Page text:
aired. Hunters don't like the truth being aired. Policemen and judges don't like
the truth being aired. Civil servants don't like the truth being aired. The list
goes on and on.
Most editors (whether of broadcast programmes or print
media) are too scared of losing their jobs to risk upsetting the people in
power. I'm regarded as too dangerous to be allowed on air. I'm renowned for
telling the truth about delicate issues. And the truth is something the
establishment - and the media - usually prefer to keep tucked away in filing
I've grown accustomed to this.
But there have always
been one or two avenues left open.
I could, for example, lecture at
meetings or symposia.
If you still
believe that Britain is a land of free speech read on. And be prepared to be
In July 2004, I was invited to speak at a new conference in
London. The conference was, I was told, intended to tackle the subject of
medication errors and adverse reactions to prescribed drugs. The company
organising the conference was called PasTest. `For over thirty years PasTest has
been providing medical education to professionals within the NHS,' they told me.
`Building on our commitment to quality in medical and healthcare education,
PasTest is creating a range of healthcare events which focus on the professional
development of clinicians and managers who are working together to deliver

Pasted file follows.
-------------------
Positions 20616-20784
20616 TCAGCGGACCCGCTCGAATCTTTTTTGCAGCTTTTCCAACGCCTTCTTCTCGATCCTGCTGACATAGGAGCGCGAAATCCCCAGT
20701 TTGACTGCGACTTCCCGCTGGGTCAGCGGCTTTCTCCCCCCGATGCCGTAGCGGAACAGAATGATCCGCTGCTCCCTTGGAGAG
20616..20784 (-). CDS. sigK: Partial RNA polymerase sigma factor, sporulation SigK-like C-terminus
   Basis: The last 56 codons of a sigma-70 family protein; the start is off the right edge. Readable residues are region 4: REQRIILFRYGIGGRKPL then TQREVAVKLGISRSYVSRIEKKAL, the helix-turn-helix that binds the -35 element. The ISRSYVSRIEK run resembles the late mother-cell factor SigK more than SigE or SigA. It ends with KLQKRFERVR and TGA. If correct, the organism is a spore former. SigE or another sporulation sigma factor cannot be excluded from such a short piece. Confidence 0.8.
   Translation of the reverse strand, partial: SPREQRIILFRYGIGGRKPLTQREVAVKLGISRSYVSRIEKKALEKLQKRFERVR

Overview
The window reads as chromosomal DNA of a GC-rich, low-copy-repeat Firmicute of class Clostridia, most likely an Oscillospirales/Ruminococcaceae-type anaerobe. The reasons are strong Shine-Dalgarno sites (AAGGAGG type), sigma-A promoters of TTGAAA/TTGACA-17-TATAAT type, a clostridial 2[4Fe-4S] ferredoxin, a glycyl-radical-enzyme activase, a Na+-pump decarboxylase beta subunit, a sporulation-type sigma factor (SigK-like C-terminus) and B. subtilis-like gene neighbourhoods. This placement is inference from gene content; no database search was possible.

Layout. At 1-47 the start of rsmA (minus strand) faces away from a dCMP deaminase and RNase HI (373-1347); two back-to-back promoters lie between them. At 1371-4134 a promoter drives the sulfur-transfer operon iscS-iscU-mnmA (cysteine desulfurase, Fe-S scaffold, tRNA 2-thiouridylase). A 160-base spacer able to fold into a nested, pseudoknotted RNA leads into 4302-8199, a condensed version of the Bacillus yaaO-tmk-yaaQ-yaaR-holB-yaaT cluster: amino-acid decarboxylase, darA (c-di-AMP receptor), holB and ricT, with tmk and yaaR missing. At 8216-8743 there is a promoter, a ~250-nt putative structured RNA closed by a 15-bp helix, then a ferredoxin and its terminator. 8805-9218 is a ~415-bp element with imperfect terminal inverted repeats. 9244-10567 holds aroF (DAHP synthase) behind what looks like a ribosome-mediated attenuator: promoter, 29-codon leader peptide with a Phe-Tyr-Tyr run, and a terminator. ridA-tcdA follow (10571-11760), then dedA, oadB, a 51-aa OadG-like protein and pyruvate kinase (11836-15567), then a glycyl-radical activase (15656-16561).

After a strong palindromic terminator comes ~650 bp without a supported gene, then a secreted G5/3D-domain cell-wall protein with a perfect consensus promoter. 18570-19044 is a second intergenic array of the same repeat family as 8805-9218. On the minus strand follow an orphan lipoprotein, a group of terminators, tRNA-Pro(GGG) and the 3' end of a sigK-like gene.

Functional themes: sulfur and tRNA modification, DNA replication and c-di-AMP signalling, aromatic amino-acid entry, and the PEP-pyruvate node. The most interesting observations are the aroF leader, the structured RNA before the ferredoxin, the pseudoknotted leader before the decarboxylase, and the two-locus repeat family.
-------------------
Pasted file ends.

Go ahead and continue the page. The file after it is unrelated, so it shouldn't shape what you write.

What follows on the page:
healthcare services for the UK. Our aim is to provide a means for those who are
in a position to improve services on both national and regional levels. The
topics covered by our conferences are embraced within policy, best practice,
case study, clinical management and evidence based practice. PasTest endeavours
to source the best speakers who will engage audiences with balanced, relevant
and thought-provoking programmes. PasTest has proven in the past that by using
thorough investigative research and keeping up to date with advances in
healthcare and medical practice, a premium educational event can be
Goody, I thought.
Iatrogenesis (doctor-induced disease)
is something of a speciality of mine. I have written numerous books and articles
on the subject. My campaigns have resulted in more drugs being banned or
controlled than anyone else's. A previous Government admitted that they had
taken action because of my articles.
The conference organisers offered to
pay me £1,500 plus £500 in expenses for two hours of my time. In addition to
speaking at the conference they wanted me to help them decide on the final
I thought the conference was an important one and would give
me a good opportunity to tell NHS staff the truth. I signed a contract.
PasTest wrote to confirm my appointment as a consultant and speaker for
the PasTest Conference Division.
And then there was silence. My office
repeatedly asked for details of when and where the conference was being
Eventually a programme for the event appeared on